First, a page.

Did you know that Father Christmas can fill about a thousand stockings per minute? He is fast, but he still needs all the time zones to get gifts to children round the world. He has to plan ahead. He is helped by the elves, of course, but his primary assistant is North Polar Bear. Sometimes, North Polar Bear suffers untimely accidents, adding much drama to the annual toy distribution, but he is a loveable old bear who fixes the sleigh and cares for the reindeer. I know all of this from reading The Father Christmas Letters by J.R.R. Tolkien.
Tolkien began writing annual letters that his children would find on Christmas morning in 1920 when his son was only three. For the next twenty years, they read Father Christmas's stories which were often accompanied by colorful illustrations in envelops with unique North Pole postal stamps. One year the price of postage was two kisses. I can imagine the excitement of finding these letters each year. They must have been read and reread and discussed by John, Michael, Christopher, and Priscilla Tolkien.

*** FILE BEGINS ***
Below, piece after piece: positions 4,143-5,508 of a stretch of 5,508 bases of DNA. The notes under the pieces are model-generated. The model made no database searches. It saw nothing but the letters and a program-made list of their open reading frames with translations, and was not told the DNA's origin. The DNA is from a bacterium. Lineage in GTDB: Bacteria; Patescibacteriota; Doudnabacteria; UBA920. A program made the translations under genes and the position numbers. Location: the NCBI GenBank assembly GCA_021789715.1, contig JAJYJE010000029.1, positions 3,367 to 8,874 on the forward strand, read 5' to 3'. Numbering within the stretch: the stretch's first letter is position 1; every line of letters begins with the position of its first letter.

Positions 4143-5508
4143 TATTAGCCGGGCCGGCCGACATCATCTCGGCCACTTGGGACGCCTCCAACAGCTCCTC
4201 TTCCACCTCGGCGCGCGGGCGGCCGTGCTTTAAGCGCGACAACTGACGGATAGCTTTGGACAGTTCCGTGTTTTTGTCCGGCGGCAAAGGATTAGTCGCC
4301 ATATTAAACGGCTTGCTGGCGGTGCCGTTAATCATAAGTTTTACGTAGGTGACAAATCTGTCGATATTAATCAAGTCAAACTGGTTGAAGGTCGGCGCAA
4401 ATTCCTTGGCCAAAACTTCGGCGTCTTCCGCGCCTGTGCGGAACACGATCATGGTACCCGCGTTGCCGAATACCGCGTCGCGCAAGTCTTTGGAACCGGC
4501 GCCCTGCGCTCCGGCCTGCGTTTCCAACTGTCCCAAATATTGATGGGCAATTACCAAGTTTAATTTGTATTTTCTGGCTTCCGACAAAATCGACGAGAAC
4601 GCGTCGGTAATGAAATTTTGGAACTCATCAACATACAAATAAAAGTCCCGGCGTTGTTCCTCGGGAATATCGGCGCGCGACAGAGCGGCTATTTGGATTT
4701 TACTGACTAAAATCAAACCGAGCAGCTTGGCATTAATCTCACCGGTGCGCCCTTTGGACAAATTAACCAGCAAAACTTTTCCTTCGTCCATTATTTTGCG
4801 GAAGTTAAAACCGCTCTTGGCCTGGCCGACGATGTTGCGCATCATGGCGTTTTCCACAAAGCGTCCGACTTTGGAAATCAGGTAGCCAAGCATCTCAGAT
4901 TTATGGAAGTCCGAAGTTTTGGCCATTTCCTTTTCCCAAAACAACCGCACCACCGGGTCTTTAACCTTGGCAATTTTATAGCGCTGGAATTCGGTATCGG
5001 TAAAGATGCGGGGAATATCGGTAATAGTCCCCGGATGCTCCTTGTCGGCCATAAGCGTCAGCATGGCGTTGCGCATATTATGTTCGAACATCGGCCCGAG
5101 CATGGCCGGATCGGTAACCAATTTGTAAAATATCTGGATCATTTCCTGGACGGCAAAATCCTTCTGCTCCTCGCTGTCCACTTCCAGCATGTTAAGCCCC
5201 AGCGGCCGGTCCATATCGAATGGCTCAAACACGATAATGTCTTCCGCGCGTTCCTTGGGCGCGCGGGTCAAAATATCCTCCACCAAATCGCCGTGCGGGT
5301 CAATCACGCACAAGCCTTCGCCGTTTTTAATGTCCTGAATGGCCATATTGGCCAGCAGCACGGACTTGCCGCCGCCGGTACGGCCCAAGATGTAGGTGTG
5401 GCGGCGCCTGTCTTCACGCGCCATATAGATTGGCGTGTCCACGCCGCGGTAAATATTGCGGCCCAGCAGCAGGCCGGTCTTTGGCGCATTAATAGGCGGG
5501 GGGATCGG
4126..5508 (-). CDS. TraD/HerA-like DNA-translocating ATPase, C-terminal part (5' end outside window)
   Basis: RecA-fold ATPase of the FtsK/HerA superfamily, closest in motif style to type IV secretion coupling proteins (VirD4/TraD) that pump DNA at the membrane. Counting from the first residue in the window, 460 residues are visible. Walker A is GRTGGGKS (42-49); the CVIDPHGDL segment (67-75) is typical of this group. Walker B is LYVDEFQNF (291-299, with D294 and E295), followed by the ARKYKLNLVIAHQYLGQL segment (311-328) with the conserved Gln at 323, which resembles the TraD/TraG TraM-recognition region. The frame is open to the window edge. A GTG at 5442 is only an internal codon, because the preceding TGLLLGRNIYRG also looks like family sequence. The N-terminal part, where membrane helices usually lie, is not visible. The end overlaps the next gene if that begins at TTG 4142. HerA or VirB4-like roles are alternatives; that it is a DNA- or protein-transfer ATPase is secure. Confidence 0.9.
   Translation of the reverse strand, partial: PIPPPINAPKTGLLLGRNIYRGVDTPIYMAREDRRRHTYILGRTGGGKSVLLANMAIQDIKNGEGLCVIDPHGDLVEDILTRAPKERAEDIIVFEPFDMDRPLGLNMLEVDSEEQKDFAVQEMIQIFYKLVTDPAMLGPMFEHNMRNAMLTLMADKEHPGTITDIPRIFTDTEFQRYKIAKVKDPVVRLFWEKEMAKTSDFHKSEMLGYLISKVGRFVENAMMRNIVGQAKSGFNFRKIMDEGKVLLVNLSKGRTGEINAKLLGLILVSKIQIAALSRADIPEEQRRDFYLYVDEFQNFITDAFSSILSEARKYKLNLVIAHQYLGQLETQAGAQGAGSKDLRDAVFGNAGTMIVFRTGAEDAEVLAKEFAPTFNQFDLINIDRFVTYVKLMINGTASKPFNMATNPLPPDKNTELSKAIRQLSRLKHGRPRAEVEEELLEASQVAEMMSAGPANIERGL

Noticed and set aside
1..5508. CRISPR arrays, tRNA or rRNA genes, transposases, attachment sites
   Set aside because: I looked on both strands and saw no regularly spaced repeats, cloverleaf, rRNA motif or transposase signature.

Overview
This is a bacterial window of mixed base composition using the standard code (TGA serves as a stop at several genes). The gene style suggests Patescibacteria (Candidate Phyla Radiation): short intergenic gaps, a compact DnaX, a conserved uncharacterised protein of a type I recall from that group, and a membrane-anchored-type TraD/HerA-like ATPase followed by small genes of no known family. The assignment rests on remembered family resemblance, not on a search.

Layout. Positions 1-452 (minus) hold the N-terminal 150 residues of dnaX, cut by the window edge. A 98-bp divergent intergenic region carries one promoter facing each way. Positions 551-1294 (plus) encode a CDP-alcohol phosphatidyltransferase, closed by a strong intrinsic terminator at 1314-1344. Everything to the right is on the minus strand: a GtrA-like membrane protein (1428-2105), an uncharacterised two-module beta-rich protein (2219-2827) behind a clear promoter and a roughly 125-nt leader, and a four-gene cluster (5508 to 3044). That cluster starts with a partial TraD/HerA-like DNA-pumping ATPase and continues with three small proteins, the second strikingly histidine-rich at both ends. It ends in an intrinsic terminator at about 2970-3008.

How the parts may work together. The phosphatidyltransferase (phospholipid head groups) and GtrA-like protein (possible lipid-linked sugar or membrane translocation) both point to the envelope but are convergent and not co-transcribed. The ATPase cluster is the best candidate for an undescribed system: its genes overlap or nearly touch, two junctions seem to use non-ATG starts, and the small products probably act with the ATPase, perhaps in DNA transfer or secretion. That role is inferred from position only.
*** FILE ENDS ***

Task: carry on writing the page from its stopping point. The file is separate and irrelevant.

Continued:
When you read them (as you must), notice that the North Pole is a little like Middle Earth. There are Goblins, Elves, and Men (Snowmen and Snowboys). It is also like 1920s England, where Father Christmas, North Polas Bear, and the bear cousin celebrate St. Stephen's Day and Boxing Day. In 1931, the world at large is acknowledged, as Father Christmas explains that he sent fewer toys as he spent much of his time helping poor and starving people.
I wish I had thought to follow Tolkien's example when Laura was little. I hope there are still storytelling parents and grandparents to take up the task. I'm sure there are children who might enjoy charming Christmas stories. Read The Father Christmas Letters for inspiration.
Tolkien, J.R.R. The Father Christmas Letters. Houghton Mifflin, 1976. ISBN 0395249813.